The history of money probably dates back around 5000 years or more when the first civilizations formed. During this time, money was more in the form of some type of commodity, or hard asset. Gradually throughout history, money became a more and more abstract entity, with world currencies now existing almost as virtual items.
Money has many uses, the chief among these as helping to propel people and causes by creating an easy way of pooling resources, and then using those resources to achieve a meaningful goal. It's an easy token of exchange and helps people give to others easily without actually purchasing a particular item, for example. In addition, it helps to keep track of what resources people have used each day so that people get their fair share of the world's goods.
As with any tool in society, of which money is just one of many, there are advantages of this system, as well as opportunities for people to negatively exploit those advantages. With the existence of money as an item itself, people can therefore bypass the part of producing something useful for society, and therefore receive or make money just for the sake of money's sake.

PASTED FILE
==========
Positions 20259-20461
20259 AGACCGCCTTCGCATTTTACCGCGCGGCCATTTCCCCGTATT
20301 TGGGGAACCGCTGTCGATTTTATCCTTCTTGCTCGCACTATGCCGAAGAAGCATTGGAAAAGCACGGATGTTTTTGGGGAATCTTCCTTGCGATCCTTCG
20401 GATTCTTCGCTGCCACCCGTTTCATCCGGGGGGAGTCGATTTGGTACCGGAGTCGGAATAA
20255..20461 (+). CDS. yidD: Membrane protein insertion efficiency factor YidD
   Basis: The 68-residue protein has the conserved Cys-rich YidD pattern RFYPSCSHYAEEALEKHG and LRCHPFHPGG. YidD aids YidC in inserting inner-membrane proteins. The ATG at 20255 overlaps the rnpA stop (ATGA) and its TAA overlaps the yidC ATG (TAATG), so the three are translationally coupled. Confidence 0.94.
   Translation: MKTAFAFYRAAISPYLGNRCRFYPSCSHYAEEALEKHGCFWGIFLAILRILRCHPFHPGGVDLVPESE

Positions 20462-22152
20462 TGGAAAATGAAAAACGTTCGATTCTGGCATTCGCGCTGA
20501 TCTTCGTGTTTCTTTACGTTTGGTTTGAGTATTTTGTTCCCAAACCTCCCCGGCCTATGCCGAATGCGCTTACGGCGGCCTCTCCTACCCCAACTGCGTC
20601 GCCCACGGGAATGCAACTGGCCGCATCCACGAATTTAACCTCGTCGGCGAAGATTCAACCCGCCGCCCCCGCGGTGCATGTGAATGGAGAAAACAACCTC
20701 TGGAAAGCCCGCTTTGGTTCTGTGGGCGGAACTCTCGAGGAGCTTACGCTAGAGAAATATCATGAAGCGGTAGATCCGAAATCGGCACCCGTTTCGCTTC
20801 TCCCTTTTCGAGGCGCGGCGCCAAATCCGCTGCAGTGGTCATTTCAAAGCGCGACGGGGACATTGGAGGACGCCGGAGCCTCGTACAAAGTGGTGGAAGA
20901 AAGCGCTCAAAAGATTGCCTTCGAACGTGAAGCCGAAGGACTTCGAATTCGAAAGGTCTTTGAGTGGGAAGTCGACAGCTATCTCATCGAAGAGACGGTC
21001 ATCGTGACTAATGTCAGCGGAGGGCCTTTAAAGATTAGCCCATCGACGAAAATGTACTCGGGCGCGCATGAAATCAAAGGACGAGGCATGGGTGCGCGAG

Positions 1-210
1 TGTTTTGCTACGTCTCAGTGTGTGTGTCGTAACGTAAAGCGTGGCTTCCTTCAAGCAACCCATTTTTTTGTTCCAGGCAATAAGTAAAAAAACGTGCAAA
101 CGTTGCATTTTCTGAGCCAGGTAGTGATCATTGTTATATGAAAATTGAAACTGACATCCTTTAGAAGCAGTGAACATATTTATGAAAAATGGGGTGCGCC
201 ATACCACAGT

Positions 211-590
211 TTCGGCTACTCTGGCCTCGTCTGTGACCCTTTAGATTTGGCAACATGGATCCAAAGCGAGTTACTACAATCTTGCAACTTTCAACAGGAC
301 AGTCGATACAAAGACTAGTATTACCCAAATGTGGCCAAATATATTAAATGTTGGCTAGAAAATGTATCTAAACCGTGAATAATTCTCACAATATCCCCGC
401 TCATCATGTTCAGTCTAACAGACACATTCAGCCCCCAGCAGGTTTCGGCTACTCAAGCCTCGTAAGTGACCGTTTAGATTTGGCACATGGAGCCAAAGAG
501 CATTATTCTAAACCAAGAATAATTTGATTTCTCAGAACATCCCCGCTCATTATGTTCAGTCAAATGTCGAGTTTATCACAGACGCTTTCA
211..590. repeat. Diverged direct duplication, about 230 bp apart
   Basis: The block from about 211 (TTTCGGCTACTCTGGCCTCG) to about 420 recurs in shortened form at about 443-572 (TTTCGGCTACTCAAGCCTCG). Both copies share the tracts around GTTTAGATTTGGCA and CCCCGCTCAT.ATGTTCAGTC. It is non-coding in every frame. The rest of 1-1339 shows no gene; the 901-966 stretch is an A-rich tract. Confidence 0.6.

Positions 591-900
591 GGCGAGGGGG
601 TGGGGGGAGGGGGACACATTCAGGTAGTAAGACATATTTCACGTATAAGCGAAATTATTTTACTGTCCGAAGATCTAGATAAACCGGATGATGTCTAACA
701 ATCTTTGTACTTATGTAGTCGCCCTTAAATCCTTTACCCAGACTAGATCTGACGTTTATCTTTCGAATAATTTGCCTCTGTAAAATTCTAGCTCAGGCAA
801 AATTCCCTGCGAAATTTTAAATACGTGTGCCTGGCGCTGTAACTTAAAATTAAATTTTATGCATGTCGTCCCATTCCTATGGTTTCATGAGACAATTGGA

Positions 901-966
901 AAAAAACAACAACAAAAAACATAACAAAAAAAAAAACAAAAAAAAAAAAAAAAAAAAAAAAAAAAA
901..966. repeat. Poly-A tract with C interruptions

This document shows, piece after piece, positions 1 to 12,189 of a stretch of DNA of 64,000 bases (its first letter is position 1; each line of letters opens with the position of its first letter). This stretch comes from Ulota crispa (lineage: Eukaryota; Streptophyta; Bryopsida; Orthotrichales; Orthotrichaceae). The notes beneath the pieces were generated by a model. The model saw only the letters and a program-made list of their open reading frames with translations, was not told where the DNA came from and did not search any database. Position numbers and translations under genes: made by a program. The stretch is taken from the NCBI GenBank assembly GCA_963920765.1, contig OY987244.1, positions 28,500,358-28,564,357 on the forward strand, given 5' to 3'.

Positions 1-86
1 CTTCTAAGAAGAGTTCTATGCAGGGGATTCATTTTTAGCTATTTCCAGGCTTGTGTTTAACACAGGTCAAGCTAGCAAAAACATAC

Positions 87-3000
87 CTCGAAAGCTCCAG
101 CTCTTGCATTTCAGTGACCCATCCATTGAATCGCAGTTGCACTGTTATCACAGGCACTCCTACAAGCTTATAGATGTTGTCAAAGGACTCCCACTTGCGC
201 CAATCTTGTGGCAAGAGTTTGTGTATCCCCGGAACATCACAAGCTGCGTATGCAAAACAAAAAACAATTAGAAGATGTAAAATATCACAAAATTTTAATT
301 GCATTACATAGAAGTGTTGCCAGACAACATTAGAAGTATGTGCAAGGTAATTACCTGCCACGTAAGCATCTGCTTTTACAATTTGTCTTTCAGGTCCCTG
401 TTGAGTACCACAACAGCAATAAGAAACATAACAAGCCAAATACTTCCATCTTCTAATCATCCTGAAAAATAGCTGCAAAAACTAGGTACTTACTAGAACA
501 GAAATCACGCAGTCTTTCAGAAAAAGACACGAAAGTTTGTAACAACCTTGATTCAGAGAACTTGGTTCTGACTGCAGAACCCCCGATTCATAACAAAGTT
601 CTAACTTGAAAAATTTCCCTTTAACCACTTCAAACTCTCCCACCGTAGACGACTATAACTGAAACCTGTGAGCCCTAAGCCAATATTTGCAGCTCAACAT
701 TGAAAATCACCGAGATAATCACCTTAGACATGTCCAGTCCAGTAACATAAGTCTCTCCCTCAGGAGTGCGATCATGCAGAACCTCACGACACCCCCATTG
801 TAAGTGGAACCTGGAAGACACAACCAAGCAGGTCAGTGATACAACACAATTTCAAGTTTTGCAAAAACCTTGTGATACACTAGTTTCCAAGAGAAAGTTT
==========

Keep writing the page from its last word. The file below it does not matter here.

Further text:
In many cases, this creates large wealth discrepancies between wealthy individuals, middle class society, and poor people. The wealth gap that ensues therefore results in some people who have have stuff and other people who may not have stuff. For example, people who focus exclusively on producing something more meaningful for society, by definition, focus less on money for money's sake, so even as highly productive members of society, they may gain less monetary rewards.
Throughout history, many suggestions have been made on how to rectify these anomalies in money and wealth distribution. Some people have reverted through force, such as in revolutions. Others, have tried to come up with particular theories or ideologies to try to improve the world of finance.
It is always difficult to come up with a system that is totally fair for all parties. Robin Hood's idea of robbing from the rich and giving to the poor may not necessarily work well or even be a good idea sometimes.
Perhaps one of the best ways to revamp wealth distribution is to remind people:
(a) to balance high prices with lower prices, and
(b) that almost everything has a value.
This also prevents excessive bubbles from forming in any particular asset class. Practically, how to achieve the above 2 suggestions may require to work out more details, and may also have their limitations in how well it works. However, this is an important issue for society to address in an intellectual and civil manner, since the prudent use of money has contributed much to the rise of highly civilized, affluent societies as a whole.